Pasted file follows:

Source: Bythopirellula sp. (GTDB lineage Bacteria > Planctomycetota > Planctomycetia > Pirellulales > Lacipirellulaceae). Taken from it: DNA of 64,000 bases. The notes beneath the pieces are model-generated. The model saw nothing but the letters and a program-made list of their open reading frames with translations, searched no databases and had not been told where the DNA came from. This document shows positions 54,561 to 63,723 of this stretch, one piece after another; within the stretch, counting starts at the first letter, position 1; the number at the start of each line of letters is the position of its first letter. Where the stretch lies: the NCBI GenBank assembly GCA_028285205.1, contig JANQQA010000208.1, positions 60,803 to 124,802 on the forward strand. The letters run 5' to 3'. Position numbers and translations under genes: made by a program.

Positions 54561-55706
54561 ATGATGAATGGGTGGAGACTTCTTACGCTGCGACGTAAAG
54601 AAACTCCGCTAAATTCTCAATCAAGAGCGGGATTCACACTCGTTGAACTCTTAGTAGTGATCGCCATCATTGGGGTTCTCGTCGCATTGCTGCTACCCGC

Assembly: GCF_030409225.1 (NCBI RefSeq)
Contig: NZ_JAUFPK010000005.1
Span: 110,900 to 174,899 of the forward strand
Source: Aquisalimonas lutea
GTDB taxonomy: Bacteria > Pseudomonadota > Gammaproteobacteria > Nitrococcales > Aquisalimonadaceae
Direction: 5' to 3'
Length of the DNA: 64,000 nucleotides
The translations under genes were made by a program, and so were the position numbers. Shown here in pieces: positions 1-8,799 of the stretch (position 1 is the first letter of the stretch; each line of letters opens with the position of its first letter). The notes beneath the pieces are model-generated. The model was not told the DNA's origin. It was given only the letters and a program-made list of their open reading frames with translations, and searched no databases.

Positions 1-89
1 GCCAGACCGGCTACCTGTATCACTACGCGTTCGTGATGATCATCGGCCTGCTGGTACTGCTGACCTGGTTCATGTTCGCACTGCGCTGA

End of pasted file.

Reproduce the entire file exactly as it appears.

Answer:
Source: Bythopirellula sp. (GTDB lineage Bacteria > Planctomycetota > Planctomycetia > Pirellulales > Lacipirellulaceae). Taken from it: DNA of 64,000 bases. The notes beneath the pieces are model-generated. The model saw nothing but the letters and a program-made list of their open reading frames with translations, searched no databases and had not been told where the DNA came from. This document shows positions 54,561 to 63,723 of this stretch, one piece after another; within the stretch, counting starts at the first letter, position 1; the number at the start of each line of letters is the position of its first letter. Where the stretch lies: the NCBI GenBank assembly GCA_028285205.1, contig JANQQA010000208.1, positions 60,803 to 124,802 on the forward strand. The letters run 5' to 3'. Position numbers and translations under genes: made by a program.

Positions 54561-55706
54561 ATGATGAATGGGTGGAGACTTCTTACGCTGCGACGTAAAG
54601 AAACTCCGCTAAATTCTCAATCAAGAGCGGGATTCACACTCGTTGAACTCTTAGTAGTGATCGCCATCATTGGGGTTCTCGTCGCATTGCTGCTACCCGC

Assembly: GCF_030409225.1 (NCBI RefSeq)
Contig: NZ_JAUFPK010000005.1
Span: 110,900 to 174,899 of the forward strand
Source: Aquisalimonas lutea
GTDB taxonomy: Bacteria > Pseudomonadota > Gammaproteobacteria > Nitrococcales > Aquisalimonadaceae
Direction: 5' to 3'
Length of the DNA: 64,000 nucleotides
The translations under genes were made by a program, and so were the position numbers. Shown here in pieces: positions 1-8,799 of the stretch (position 1 is the first letter of the stretch; each line of letters opens with the position of its first letter). The notes beneath the pieces are model-generated. The model was not told the DNA's origin. It was given only the letters and a program-made list of their open reading frames with translations, and searched no databases.

Positions 1-89
1 GCCAGACCGGCTACCTGTATCACTACGCGTTCGTGATGATCATCGGCCTGCTGGTACTGCTGACCTGGTTCATGTTCGCACTGCGCTGA